Simon Templar has no real family, no real home and Simon Templar isn't even his real name. Yet Simon Templar, also known as the Saint for his use of creating false identities using the ... See full summary »
This is the sequel to "Romancing the Stone" where Jack and Joan have their yacht and easy life, but are gradually getting bored with each other and this way of life. Joan accepts an ... See full summary »
In 1896 Lt. Col. John Paterson was sent to East Africa to build a railway bridge. He had a deadline to meet but was confident he and his large workforce of Africans and Indians can get the job done in time. John's was a man of his word and got things done - which he demonstrated on his first day by killing a lion that had been pestering the workforce. This earned John respect, but it didn't last very long because a few weeks later 2 new lions began visiting and they're man-eaters. The film is based on a true story and during the construction of the bridge, the lions would enter the workers camp to kill. Believing them not to be real lions, the locals name them 'The Ghost' and 'The Darkness'. After losing dozens of workers to the lions, the railroad company brought in Remington, an American 'great white hunter', to kill them, but even his reputation for being the best could not prevent yet more carnage. It is believed that over 130 people were killed by the two lions in just a few ... Written by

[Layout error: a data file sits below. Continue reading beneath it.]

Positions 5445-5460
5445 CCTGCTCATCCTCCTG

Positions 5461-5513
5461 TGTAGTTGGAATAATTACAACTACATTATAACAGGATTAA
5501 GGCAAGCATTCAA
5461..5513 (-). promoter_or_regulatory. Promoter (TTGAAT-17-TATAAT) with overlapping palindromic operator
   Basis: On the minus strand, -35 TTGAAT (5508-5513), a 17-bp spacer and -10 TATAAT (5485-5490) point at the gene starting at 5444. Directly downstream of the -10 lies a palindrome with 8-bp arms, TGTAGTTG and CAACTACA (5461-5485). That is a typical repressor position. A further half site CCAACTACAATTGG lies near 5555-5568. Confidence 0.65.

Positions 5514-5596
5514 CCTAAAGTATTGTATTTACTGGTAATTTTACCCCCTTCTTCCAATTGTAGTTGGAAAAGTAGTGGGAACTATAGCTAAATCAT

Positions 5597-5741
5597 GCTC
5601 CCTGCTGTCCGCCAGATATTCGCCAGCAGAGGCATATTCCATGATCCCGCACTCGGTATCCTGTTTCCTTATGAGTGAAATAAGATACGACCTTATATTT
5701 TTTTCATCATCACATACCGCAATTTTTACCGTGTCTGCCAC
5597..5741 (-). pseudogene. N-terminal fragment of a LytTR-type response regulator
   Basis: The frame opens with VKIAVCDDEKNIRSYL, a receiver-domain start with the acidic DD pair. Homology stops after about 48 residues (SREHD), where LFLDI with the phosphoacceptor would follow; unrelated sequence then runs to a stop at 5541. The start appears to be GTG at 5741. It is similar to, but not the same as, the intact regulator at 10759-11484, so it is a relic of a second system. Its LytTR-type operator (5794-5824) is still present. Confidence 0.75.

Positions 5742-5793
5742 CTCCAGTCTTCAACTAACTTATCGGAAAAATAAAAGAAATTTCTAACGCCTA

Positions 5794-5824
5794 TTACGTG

In original drafts Remington was called Redbeard, and William Goldman says his purpose in the story was to create an imposing character who could be killed by the lions and make Patterson seem more brave. See more »
Cremation of Remington, Colonial Patterson's blood make up on his face/neck. See more »
This is the most famous and true African adventure.
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The beginning of the end credits is shown with a photograph of the real bridge as background. See more »
"The Ghost & the Darkness" is a very good adventure flick set in Africa in the late 19th century, and is based on a true incident. Kilmer plays an engineer sent to build a railroad bridge over the Tsavo river. Work is halted by attacks from two man-eating lions which terrorize the workers. Seems these lions are exhibiting behavior not seen in lions before, i.e. they appear to be hunting for sport ('the Ghost' and 'the Darkness' are the names given to the 2 lions by the native workers). Douglas plays a famous renegade American hunter, a tragically scarred Civil War veteran, hired by the railroad to kill the lions.
Good adventure, well-paced, with stunning photography of the African countryside. The movie has an "R" rating which I can't figure out; perhaps because of the bloodiness of the lion dinner scenes (and lunch, and breakfast, and between-meal snacks....). I have seen many PG13's which have more blood & guts than this.
I give it a straight A; my 10-year old son gave it an enthusiastic thumbs-up also).
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